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Fuga

 

César FRANCK (1822-1890)
Organ Era – Volume 13
Grande pièce symphonique, Op. 17 (1862) [29:00]
Trois Pièces (1878) (Fantaisie-Idylle [16:12]; Cantabile [7:18]; Pièce héroïque [9:13])
Choral III (1890) [14:27]
Kalevi Kiviniemi (organ)
rec. 25-26 March 2008, Central Pori Church, Finland
FUGA 9281 [77:00]
Experience Classicsonline


‘Take the cat off the hook and throw out the phone’, I wrote in my review of Hans-Eberhard Ross’s Franck survey. That remarkable recording – since supplemented by two further instalments – really is Desert Island fare, and it’s unlikely to be bettered any time soon. Or so I thought, until a chance encounter on YouTube introduced me to two of Finland’s best-kept secrets, the organist Kalevi Kiviniemi and the record label Fuga. As a team they have produced a number of demonstration-quality discs – see my review of Kiviniemi’s Saint-Ouen recital – several of them recorded as CD/SACD hybrids.

Ever since the LP days organ buffs have longed for recordings that faithfully capture the instrument’s entire range, from the highest reed to the lowest pedal, a goal that came a little closer with the advent of SACD technology. But it’s not just about the extended frequency range it’s also about the sense of air and space that the best SACDs convey, the latter of particular importance in organ recordings. Mika Koivusalo, the technical wizard behind these Fuga releases, has shown that it is indeed possible to reproduce both the range and presence of a great pipe organ with no audible compromises along the way. I daresay in a carefully calibrated surround set-up the sense of ‘being there’ is even greater, but even in stereo these discs set new standards in musical fidelity.

Franck’s Grande pièce symphonique – dedicated to keyboard virtuoso Charles Valentin Alkan – is a real test of this technology. Close to half an hour in length – Kiviniemi clocks in at 29:11, Ross at 23:31 – it’s a mammoth work whose dense textures can so easily overwhelm the unwary listener. That’s less of a problem for Ross, as the Goll organ of St. Martin, Memmingen has a wonderful poise and transparency that suits this music rather well. The Paschen instrument in Finland’s Central Puri Church has a richer, more resonant sound, especially in the pedals, which adds immeasurably to the breadth and grandeur of Franck’s conception.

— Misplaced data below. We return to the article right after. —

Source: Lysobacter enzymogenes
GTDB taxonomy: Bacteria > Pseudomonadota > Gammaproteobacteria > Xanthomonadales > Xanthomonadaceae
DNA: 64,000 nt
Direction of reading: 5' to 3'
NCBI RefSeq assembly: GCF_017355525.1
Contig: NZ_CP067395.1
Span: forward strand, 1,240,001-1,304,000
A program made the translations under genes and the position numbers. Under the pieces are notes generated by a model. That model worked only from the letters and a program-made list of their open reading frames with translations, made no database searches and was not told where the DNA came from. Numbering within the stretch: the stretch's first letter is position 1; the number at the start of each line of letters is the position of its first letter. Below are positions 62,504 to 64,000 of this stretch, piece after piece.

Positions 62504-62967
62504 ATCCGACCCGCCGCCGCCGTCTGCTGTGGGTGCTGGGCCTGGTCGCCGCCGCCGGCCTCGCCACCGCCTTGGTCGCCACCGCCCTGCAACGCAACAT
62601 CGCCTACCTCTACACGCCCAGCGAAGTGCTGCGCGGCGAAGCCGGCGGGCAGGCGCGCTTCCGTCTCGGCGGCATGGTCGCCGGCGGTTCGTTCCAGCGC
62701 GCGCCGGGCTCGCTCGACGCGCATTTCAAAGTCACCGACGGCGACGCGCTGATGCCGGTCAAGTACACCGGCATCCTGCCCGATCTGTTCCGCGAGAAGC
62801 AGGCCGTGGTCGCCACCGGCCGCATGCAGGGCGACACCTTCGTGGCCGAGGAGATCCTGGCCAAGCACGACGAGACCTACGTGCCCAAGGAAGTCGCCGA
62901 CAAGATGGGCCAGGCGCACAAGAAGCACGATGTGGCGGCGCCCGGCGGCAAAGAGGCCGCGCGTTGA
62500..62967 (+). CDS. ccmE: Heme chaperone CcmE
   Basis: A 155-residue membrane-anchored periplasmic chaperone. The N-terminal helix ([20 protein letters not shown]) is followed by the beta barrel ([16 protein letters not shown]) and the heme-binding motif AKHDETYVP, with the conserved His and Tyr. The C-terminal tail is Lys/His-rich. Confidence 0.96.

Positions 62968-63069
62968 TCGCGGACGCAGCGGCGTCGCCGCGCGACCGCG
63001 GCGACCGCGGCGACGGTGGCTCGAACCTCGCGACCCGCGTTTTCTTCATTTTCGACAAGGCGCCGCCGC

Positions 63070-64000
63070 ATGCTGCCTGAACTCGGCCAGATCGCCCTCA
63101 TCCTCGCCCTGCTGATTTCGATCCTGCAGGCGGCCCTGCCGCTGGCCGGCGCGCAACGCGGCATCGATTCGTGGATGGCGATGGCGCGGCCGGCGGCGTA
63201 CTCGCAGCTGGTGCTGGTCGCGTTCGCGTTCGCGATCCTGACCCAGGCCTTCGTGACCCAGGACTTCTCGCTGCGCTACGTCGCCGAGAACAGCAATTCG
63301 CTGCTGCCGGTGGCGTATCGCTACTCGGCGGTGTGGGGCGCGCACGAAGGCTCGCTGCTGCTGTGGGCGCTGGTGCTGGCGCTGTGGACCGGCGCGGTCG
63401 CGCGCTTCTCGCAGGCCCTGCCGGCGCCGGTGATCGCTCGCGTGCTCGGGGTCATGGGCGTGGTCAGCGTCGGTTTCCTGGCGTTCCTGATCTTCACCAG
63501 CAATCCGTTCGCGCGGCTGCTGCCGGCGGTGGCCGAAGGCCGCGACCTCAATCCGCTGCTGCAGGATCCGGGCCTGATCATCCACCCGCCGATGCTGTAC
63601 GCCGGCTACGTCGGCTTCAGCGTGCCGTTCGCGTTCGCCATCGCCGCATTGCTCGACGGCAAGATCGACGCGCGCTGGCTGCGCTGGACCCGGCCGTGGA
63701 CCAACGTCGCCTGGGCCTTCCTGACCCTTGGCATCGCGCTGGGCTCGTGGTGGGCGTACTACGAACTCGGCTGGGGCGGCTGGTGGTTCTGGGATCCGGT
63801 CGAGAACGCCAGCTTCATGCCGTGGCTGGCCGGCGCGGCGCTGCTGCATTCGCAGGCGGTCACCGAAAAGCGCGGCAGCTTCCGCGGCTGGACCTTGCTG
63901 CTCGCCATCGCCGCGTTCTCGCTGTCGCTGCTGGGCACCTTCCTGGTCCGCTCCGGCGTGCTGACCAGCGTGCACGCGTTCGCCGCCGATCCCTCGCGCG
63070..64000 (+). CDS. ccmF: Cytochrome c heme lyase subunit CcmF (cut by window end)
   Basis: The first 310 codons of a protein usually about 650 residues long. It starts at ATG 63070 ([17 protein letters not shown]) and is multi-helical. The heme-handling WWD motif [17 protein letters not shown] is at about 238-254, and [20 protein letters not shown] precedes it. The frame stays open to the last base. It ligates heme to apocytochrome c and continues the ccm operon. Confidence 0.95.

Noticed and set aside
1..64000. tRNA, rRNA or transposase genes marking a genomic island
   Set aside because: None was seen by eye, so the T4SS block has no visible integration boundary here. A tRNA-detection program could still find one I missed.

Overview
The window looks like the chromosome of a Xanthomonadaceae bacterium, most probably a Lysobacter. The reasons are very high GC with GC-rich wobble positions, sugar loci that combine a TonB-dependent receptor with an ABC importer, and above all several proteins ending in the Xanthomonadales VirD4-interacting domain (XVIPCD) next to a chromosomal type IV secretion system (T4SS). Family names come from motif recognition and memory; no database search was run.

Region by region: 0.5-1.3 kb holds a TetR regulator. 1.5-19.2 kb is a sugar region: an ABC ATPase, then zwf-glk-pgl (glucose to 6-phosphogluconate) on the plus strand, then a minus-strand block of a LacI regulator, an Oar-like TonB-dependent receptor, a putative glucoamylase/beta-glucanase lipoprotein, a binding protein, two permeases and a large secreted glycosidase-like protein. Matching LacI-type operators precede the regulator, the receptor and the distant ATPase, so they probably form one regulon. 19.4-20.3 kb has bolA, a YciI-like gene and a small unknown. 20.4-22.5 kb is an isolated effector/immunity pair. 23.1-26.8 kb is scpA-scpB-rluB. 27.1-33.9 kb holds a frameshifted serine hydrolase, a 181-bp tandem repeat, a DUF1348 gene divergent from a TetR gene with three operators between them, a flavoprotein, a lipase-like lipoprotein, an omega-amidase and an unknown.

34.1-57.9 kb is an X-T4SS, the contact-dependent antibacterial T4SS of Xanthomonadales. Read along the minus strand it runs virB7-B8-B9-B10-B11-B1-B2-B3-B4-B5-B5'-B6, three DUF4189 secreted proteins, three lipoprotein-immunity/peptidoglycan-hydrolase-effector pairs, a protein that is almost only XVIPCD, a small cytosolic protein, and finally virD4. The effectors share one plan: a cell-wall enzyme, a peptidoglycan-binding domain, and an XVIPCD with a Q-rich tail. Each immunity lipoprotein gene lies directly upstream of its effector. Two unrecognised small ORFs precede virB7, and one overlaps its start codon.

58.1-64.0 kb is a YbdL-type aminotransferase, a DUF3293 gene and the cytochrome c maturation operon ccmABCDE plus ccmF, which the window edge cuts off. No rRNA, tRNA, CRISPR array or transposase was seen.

Make no mistake, though, there is plenty of lovely detail in the higher registers as well; sample the passages at 10:55 and 18:25, with their delicately etched notes sounded above a deep, pulsing pedal, just two examples of the many heart-stopping moments in this score. Ross is equally adept at highlighting these details, but the extra weight and presence of the Fuga recording could swing it for some listeners. That said, Kiviniemi’s more leisurely reading may be an issue, but when the music unfolds with such nobility one hardly notices the extra six minutes it takes to complete. And if you think it’s all about breadth and not brio just listen to the panoply of sound Kiviniemi produces in the work’s closing pages. C’est magnifique. 

The first of the Trois Pièces, originally titled Fantaisie-Idylle, seems less than idyllic at the outset, such is the music’s ponderous character. That said, Franck introduces oases of quiet contemplation, surrounded by grave, bass-dominated passages and swirling flourishes in the organ’s upper reaches. There are some grand perorations along the way, but the piece ends as quietly as it began. Not vintage Franck, perhaps, but Kiviniemi might just persuade me otherwise. No such qualms about the Cantabile, which ‘sings’ with a voice of great purity. You will hear some of the loveliest, most luminous, organ sounds imaginable, all faithfully captured by this exceptional recording.

The third item in this triptych, Pièce héroïque, is also a little muted at first but it soon modulates into something much grander. One can only marvel at Franck’s sheer inventiveness, with glittering figures arrayed above a recurring three-note pedal, not to mention an inner tension that builds inexorably to a finale of genuine splendour and weight. Thanks to good engineering the organ never degenerates into an impenetrable ‘wall of sound’ – as it so often does in lesser recordings – even when Franck piles Ossa on Pelion. For me, though, Cantabile is the pick of the bunch, and I doubt you’ll hear it more winningly played than it is here.

Choral III, based on Bach’s Prelude in A minor BWV 543, may seem a tad dry after the deluge of late-Romantic sound we’ve heard thus far. Kiviniemi certainly captures the toccata-like aspects of the piece, with an emphasis on clarity of inner detail and articulation throughout. Not my favourite Franck piece by any means; indeed, even I came close to sensory overload in the work’s long, somewhat splashy summation.

Another fine disc from Fuga and proof, if it were needed, that Kalevi Kiviniemi is one of the most exciting organists around. One might quibble about his choice of programme here, but few could argue that this isn’t playing of the highest order. Happily, there’s more where this came from, and I shall be reviewing some of them in the near future, Pressed to choose between this and the Saint-Ouen recital I would have to opt for the latter, simply because there’s nothing quite like a Cavaillé-Coll in full spate. Also, the range of music there is more varied and interesting. That said, organ buffs and hi-fi nuts should invest in both.

Dan Morgan


 
 


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